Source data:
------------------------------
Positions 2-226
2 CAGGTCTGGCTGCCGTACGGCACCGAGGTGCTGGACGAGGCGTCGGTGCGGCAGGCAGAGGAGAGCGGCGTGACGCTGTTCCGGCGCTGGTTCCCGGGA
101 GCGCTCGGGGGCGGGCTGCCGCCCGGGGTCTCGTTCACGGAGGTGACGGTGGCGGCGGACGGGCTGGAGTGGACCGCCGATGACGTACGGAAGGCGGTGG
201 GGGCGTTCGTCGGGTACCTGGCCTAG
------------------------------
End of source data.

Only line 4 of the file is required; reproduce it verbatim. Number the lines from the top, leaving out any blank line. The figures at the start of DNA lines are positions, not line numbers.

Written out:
201 GGGCGTTCGTCGGGTACCTGGCCTAG